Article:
Depending on what you read, cashmere is an ecological catastrophe waiting to happen. The boom in popularity of this once ultra-luxurious wool, and the subsequent proliferation of cut-price cashmere sweaters on the high street, has apparently forced the cashmere industry to its crisis.
How To Care For Your Cashmere
Mongolia, where the majority of the world’s cashmere is produced, is bearing the brunt of the increase in demand. With temperatures frequently hitting -40 degrees Celsius, the region’s goats have developed fluffy undercoats to protect themselves over the harsh winters; these are then sheared by nomads in April-time and sold to manufacturers. Reports suggest that with an increase in demand for wool, more goats have been raised on the pastures than the grasslands can handle. There is also concern for the nomad herdsmen’s welfare, as prices have fallen dramatically. Then there’s the issue of quality: a lot of companies claim to source from Mongolia, but are actually purchasing wool from Inner Mongolia, an autonomous region of northern China.
So, where to go for ethically-sourced, sustainably-produced cashmere as temperatures in the UK drop? Try Mandkhai, a newish brand by Mandkhai Jargalsaikhan, which specialises in goat-to-garment transparency, not to mention deliciously soft cashmere. The 30-year-old designer knows her wool: she is Mongolian, and her parents were the first family to set up shop in post-Communist Mongolia twenty-five years ago, with a cashmere factory. The family’s two factories now comprise one of the country’s biggest cashmere manufacturers – as well as a tourist hotspot. “I can remember Julia Roberts and Richard Gere dropping by the factory to see the spinning machines when I was a child!” Jargalsaikhan laughs.
Mandkhai designs are as cosy and comforting as one would expect – and Gigi Hadid is a fan. The model has been regularly spotted in New York swaddled in her chunky mocha-hued, Mandkhai ribbed cashmere coat. “People think we paid her – but we loaned a sample via our PR company and she must just like it,” Jargalsaikhan says. “My dad doesn’t know who she is, but we see a spike in sales on our website every time she wears it!”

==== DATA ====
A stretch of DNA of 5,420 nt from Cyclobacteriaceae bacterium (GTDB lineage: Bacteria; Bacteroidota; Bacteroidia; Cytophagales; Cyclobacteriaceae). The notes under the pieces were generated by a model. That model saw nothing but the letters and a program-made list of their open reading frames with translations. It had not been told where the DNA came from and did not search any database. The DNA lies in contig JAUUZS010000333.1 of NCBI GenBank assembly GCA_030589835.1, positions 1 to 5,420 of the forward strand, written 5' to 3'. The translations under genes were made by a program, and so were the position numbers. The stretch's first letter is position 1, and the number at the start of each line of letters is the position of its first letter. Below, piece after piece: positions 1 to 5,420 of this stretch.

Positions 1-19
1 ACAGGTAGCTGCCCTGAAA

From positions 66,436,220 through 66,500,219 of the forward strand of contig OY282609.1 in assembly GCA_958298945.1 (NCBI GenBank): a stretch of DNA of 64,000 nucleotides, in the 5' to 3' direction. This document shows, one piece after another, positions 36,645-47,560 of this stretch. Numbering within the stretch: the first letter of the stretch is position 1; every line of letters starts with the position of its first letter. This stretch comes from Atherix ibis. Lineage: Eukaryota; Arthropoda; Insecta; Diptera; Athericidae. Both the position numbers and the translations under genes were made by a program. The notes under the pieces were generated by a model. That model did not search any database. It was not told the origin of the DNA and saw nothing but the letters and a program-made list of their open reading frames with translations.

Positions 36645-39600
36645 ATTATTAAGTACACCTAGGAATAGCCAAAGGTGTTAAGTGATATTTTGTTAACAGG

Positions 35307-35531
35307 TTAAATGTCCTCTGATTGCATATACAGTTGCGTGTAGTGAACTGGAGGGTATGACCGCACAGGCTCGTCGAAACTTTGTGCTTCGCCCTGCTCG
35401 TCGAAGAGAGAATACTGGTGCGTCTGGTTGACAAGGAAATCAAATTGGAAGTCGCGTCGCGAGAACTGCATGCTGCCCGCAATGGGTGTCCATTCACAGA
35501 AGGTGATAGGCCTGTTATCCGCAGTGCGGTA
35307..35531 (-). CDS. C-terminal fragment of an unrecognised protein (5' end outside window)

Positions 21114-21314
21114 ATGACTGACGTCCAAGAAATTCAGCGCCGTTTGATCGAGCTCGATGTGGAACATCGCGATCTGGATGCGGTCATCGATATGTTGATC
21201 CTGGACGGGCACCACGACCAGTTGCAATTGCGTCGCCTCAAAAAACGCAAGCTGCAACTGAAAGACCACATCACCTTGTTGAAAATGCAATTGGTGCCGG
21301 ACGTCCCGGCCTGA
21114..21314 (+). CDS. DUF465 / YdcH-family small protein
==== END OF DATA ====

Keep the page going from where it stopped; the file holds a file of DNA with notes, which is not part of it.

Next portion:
Jargalsaikhan came to London in her twenties to study fashion and marketing and has never left. Having completed a post-university accountancy course – “I need to know my numbers” – she set up her own brand in addition to acting as a wool supplier to designers including Rejina Pyo and Grace Wales Bonner. “There was a gap in the market for something different and modern. We’ve moved on from the navy blue crew-neck. And people are looking for quality and transparency.”
Ah – transparency. How can she guarantee her wool comes from happy goats and equally happy herdsmen? “The goats and sheep we source our wool from are free-roaming, so there’s lots of land for them to graze on,” she says. “We’ve been working with the same nomads for years so we always pay them a fair price – over 60 per cent of the price of each garment goes on raw materials, and I know that they have a good quality of life. Then there are the women in the factories, many of whom have worked with our family for years.” The factories, one of which deals with dyeing and spinning of the raw materials, the other for processing and knitting, are run by Jargalsaikhan’s mother, “an encyclopaedia of cashmere” who trained in knitwear in Japan.
Furthermore, reports that Mongolia’s cashmere industry is devastating the land have been exaggerated, Jargalsaikhan asserts. “Mongolia is a huge country – it’s five times the size of Germany – with only three million people living in it. Many of the herds are free-roaming so they don’t decimate the land because they’re moving around a lot. A lot of the sheep who provide the cashmere wool which is harvested every year in April actually die over the winter due to the cold. So, nature has its way of balancing out the herds.” Her family’s factory produces very little waste. “We sell on anything left over to make felt. I looked into what happens to the fabric over time, and it is entirely biodegradable, so there’s no damage to the environment, unlike the fibres in a synthetic sweater.”
Not that she’d ever purchase a synthetic fibre – this is a woman who lives in cashmere, 24/7. “I know I’m very lucky,” she laughs. “But it’s just the best fabric in the world.”